Research ArticleTissue Engineering

A Biosynthetic Alternative to Human Donor Tissue for Inducing Corneal Regeneration: 24-Month Follow-Up of a Phase 1 Clinical Study

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Science Translational Medicine  25 Aug 2010:
Vol. 2, Issue 46, pp. 46ra61
DOI: 10.1126/scitranslmed.3001022

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We are visual animals, and our ability to see depends on a tiny piece of transparent tissue that covers the surface of our eyes—the cornea. Constructed from parallel strands of the protein collagen, it refracts light to focus images on the retina, assisted by the adjustable lens, which modulates the focal length. The see-through nature of the cornea is easily destroyed by trauma or infection, but replacement human corneas can be inserted and reliably restore vision. The problem is that a shortage of donated corneas leaves millions of people likely to go blind. An alternative source of corneas could make a big difference. In a 2-year follow-up study of 10 patients, Fagerholm and his colleagues show that biosynthetic corneas that closely mimic the natural one are readily incorporated into the eye. They become reinnervated, restoring sensitivity to the cornea and restoring vision to the patients.

Recombinant human collagen, synthesized in yeast and chemically cross-linked, was molded into a biosynthetic cornea by the authors. They used these facsimiles to replace the distorted corneas of nine patients with keratoconus and one patient who had had a corneal infection. By monitoring the patients carefully for 2 years, they were able to see how the implants were incorporated into the existing eye. First, a normal-appearing protective layer of epithelial cells, derived from the patient, covered the surface. Then, in 9 of the 10 patients, nerves that had been cut during surgery regrew into the biosynthetic cornea, and the cornea was again sensitive to mechanical stimulation, an essential response that protects the eye from injury. Because the cornea must be transparent, it has no blood supply and oxygen must come from the film of tears that bathes the tissue. This essential element was also restored, with the tears having normal osmolarity.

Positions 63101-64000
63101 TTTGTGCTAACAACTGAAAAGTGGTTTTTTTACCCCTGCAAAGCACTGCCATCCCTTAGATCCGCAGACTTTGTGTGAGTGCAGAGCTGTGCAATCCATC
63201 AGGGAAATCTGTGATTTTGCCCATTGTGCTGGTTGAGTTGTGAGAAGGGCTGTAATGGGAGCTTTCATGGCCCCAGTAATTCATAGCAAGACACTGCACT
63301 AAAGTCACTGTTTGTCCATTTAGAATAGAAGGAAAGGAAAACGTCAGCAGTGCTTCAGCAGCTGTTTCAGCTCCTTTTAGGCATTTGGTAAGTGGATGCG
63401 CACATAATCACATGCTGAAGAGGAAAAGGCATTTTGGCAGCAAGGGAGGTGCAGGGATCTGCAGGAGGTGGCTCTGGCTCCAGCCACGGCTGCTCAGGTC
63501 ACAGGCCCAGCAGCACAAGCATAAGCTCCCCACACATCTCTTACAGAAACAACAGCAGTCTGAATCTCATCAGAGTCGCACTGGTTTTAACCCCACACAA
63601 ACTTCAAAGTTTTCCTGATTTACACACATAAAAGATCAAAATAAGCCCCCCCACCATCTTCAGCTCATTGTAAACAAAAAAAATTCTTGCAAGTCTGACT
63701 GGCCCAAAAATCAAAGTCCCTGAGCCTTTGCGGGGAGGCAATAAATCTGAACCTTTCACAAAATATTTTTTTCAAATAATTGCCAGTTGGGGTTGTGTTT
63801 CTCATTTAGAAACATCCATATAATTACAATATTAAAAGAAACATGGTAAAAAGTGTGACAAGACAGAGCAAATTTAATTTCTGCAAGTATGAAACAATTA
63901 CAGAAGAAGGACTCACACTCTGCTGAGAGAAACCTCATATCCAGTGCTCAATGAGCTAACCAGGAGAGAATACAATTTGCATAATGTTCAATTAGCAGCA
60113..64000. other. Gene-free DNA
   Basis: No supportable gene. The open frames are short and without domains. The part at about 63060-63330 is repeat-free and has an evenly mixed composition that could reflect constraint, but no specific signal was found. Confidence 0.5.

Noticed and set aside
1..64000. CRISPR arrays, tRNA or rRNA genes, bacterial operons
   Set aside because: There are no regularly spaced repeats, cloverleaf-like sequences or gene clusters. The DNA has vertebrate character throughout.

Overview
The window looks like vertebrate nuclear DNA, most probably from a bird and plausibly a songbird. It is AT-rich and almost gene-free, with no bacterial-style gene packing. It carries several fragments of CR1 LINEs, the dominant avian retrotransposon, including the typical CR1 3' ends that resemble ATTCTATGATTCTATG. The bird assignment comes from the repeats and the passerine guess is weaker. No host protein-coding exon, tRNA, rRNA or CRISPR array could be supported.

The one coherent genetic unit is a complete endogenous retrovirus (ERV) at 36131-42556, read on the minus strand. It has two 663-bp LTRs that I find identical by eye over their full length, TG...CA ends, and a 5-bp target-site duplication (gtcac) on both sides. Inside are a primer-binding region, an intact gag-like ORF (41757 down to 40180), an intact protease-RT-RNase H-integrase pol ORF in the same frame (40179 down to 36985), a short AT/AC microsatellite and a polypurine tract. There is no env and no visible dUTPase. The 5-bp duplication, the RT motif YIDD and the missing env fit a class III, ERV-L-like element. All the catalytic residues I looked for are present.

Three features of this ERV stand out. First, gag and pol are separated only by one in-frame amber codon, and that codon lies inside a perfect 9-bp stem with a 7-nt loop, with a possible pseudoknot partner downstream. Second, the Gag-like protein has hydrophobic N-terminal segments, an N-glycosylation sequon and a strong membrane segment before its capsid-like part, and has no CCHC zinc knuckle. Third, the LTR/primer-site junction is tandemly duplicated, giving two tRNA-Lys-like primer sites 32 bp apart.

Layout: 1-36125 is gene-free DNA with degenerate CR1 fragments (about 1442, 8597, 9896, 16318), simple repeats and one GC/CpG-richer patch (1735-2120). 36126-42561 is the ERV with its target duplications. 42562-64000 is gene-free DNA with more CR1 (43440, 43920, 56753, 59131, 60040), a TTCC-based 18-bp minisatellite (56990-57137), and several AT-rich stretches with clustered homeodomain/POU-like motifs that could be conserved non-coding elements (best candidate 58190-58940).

Although without corrective contact lenses, the 10 patients on average did not have as good visual acuity 2 years after receiving their implants as did a group of patients with donated human corneas, with contact lenses (which they could not wear before surgery) the 10 patients’ vision was equivalent. The authors suggest that lessons learned in this initial trial will improve the vision of the next set of patients to receive the biosynthetic implants. The sutures used in this study caused problems with the epithelialization process, blocking cell migration and inducing haziness, as well as causing roughness on the surface. Less disruptive sutures should correct this problem.

These biosynthetic—but also biomimetic—corneas may soon allow many patients who need corneal transplants but do not have donors to regain normal sight.

Footnotes

  • * These authors contributed equally to this work.

  • Citation: P. Fagerholm, N. S. Lagali, K. Merrett, W. B. Jackson, R. Munger, Y. Liu, J. W. Polarek, M. Söderqvist, M. Griffith, A biosynthetic alternative to human donor tissue for inducing corneal regeneration: 24-month follow-up of a phase 1 clinical study.Sci. Transl. Med. 2, 46ra61 (2010).